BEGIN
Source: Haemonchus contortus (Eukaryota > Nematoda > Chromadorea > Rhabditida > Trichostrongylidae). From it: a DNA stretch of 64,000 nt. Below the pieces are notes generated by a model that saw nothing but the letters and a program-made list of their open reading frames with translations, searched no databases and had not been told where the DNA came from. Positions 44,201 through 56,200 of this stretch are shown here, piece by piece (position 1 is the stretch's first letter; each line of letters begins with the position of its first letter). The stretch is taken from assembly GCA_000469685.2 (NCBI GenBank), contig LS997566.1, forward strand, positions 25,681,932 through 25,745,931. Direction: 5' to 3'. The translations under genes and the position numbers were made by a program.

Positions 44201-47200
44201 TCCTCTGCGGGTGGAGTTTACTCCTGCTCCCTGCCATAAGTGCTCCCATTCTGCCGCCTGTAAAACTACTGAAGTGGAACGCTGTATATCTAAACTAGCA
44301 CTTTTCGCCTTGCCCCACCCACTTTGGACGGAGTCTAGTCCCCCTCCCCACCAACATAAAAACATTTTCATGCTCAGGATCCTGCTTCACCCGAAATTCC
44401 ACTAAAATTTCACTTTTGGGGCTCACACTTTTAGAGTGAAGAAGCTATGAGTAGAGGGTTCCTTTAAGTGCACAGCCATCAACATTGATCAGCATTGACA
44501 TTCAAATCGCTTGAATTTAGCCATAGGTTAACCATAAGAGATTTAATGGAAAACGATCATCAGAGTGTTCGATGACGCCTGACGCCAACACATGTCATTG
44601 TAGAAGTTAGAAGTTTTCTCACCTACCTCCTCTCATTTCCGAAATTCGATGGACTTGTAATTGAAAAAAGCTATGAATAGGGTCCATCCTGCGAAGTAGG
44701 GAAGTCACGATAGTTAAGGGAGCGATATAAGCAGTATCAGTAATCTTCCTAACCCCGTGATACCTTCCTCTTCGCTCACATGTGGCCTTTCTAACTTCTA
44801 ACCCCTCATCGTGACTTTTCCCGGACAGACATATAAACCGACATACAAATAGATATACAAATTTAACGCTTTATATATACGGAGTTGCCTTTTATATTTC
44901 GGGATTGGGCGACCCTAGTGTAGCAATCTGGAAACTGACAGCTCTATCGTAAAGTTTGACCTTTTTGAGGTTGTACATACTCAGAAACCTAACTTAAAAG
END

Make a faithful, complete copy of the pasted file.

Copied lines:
Source: Haemonchus contortus (Eukaryota > Nematoda > Chromadorea > Rhabditida > Trichostrongylidae). From it: a DNA stretch of 64,000 nt. Below the pieces are notes generated by a model that saw nothing but the letters and a program-made list of their open reading frames with translations, searched no databases and had not been told where the DNA came from. Positions 44,201 through 56,200 of this stretch are shown here, piece by piece (position 1 is the stretch's first letter; each line of letters begins with the position of its first letter). The stretch is taken from assembly GCA_000469685.2 (NCBI GenBank), contig LS997566.1, forward strand, positions 25,681,932 through 25,745,931. Direction: 5' to 3'. The translations under genes and the position numbers were made by a program.

Positions 44201-47200
44201 TCCTCTGCGGGTGGAGTTTACTCCTGCTCCCTGCCATAAGTGCTCCCATTCTGCCGCCTGTAAAACTACTGAAGTGGAACGCTGTATATCTAAACTAGCA
44301 CTTTTCGCCTTGCCCCACCCACTTTGGACGGAGTCTAGTCCCCCTCCCCACCAACATAAAAACATTTTCATGCTCAGGATCCTGCTTCACCCGAAATTCC
44401 ACTAAAATTTCACTTTTGGGGCTCACACTTTTAGAGTGAAGAAGCTATGAGTAGAGGGTTCCTTTAAGTGCACAGCCATCAACATTGATCAGCATTGACA
44501 TTCAAATCGCTTGAATTTAGCCATAGGTTAACCATAAGAGATTTAATGGAAAACGATCATCAGAGTGTTCGATGACGCCTGACGCCAACACATGTCATTG
44601 TAGAAGTTAGAAGTTTTCTCACCTACCTCCTCTCATTTCCGAAATTCGATGGACTTGTAATTGAAAAAAGCTATGAATAGGGTCCATCCTGCGAAGTAGG
44701 GAAGTCACGATAGTTAAGGGAGCGATATAAGCAGTATCAGTAATCTTCCTAACCCCGTGATACCTTCCTCTTCGCTCACATGTGGCCTTTCTAACTTCTA
44801 ACCCCTCATCGTGACTTTTCCCGGACAGACATATAAACCGACATACAAATAGATATACAAATTTAACGCTTTATATATACGGAGTTGCCTTTTATATTTC
44901 GGGATTGGGCGACCCTAGTGTAGCAATCTGGAAACTGACAGCTCTATCGTAAAGTTTGACCTTTTTGAGGTTGTACATACTCAGAAACCTAACTTAAAAG